This commentary was first published in the Washington Post
Two lessons from the Great Recession are relevant to today’s economy. First, we must stop underestimating the current crisis. Second, assistance shouldn’t be too targeted.
The job market today is roughly as bad as the worst job market during the Great Recession. While the official unemployment rate recently fell to 6.7 percent, many Americans have given up looking for work and are no longer counted as unemployed. The true unemployment rate is around 9.9 percent, the same as it was in 2009. As Congress and the Biden administration consider additional fiscal support, it’s important to link that support to actual recovery of the job market, rather than to a date when some expect the pandemic to be “over.” The goal of such fiscal support is not to provide traditional economic stimulus, as when authorities use fiscal policy to fill a hole in aggregate demand. Rather, this assistance is needed to help millions of American families avoid insolvency.
In 2008, policymakers were consistently surprised as the crisis continued to deepen. We repeatedly thought the worst was behind us, only to find that house prices fell further, leading to ever-larger losses in the banking system.
Today, instead of underestimating the depth of the pandemic crisis, policymakers continue to underestimate how long it will last. The CARES Act that Congress passed last March was meant to be a bridge: providing a few months of support to help families and small businesses until the pandemic was over. For example, it authorized enhanced unemployment benefits that expired after 12 weeks. Of course, the crisis wasn’t over last fall, and we experienced an enormous second wave of COVID-19 cases. In December, Congress passed another relief bill, extending the bridge a few more months. Its enhanced unemployment benefits are set to expire in March. But it’s clear that the pandemic will not be over by March and that the job market will not yet be fully restored.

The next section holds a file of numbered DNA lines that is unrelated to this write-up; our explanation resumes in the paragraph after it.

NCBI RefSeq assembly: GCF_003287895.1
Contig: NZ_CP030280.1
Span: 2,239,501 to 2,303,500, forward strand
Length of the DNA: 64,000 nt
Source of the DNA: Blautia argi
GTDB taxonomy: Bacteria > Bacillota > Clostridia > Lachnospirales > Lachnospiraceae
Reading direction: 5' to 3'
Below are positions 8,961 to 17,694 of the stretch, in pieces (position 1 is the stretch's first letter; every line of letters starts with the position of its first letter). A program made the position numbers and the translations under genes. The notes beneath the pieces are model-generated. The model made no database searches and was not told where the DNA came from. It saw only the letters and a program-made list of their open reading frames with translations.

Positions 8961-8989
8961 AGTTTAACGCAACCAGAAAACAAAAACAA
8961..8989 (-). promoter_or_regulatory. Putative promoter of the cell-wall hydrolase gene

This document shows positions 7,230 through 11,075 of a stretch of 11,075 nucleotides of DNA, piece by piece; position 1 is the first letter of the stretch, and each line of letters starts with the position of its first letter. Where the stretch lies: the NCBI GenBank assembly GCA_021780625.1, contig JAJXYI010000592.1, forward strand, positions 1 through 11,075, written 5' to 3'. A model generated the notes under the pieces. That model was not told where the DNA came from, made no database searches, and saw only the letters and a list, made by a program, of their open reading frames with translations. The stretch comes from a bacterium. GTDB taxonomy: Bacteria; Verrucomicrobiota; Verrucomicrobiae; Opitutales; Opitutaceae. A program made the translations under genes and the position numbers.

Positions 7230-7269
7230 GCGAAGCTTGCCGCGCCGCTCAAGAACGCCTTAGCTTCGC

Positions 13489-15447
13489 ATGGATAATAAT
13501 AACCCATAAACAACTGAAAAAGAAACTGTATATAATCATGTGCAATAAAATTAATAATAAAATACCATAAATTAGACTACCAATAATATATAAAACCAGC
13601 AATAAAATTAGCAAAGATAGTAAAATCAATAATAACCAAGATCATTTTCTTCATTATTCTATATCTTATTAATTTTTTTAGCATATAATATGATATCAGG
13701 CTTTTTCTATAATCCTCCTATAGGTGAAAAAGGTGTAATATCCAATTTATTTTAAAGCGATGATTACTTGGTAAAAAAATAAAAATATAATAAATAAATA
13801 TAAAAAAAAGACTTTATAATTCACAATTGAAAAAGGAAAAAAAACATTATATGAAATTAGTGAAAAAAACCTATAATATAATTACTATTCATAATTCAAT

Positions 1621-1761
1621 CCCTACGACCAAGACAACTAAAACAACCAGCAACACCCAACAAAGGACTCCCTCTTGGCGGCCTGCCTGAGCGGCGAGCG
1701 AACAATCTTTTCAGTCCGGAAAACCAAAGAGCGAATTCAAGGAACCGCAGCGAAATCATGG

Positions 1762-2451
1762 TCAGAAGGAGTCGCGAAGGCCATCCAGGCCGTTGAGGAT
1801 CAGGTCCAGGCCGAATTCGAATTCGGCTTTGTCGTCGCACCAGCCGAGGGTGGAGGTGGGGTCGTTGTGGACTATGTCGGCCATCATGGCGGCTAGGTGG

Great effort is being made to estimate when our country will achieve herd immunity—the point at which enough Americans will have been vaccinated that the virus dies out and we should be able to go back to normal. Certainly, the distribution of two highly effective vaccines (and potentially two more on the way) is helping. But National Institute of Allergy and Infectious Disease Director Anthony S. Fauci recently suggested that the threshold for herd immunity is 75 percent to 85 percent, higher than initial estimates. Given hesitancy among some Americans to be vaccinated and the emergence of new strains in Britain, South Africa, and Brazil, which could prove more resistant to the vaccines, it is not hard to imagine a scenario where herd immunity is never achieved. Indeed, Moderna chief executive Stephane Bancel said in January that “SARS-CoV-2 is not going away” and, “We are going to live with this virus, we think, forever.”
If the majority of Americans are vaccinated and everyone who wants a vaccine can get one, we should be able to mostly reopen the economy and mostly return to normal. But if Bancel is right that we have to learn to live with some form of COVID-19 in our society, there will undoubtedly be changes to businesses, workplaces, and the overall economy that are hard to identify right now. In that scenario, the job-market recovery would likely be slower than if we could fully extinguish the virus. By tying fiscal support to recovery of the job market rather than an arbitrary date, policymakers could prepare for this possibility. If the labor market recovers more quickly than expected, support programs can automatically sunset earlier.
In 2008, our housing assistance programs were carefully designed to target only deserving families—but ended up helping relatively few. While it is, of course, important to be prudent with taxpayer resources, we learned that it is better to err on the side of being generous to successfully extinguish the crisis and provide the support that families need. Unemployment benefits are targeted at those who need help because they lost a job, but the program often misses the lowest-earning and least-educated workers—those who most need support. In comparison, one-time direct payments from the government is a blunt policy tool. But they have the advantage that aid reaches more needy families. Families who receive payments but don’t need the money are likely to pay down debt, which is not inflationary. Unemployment benefits and one-time payments are complementary tools that help ensure families in need get assistance.
Congress should be applauded for all it has done to provide support for families and businesses since the pandemic hit. It should continue to act boldly until the vast majority of Americans have returned to work.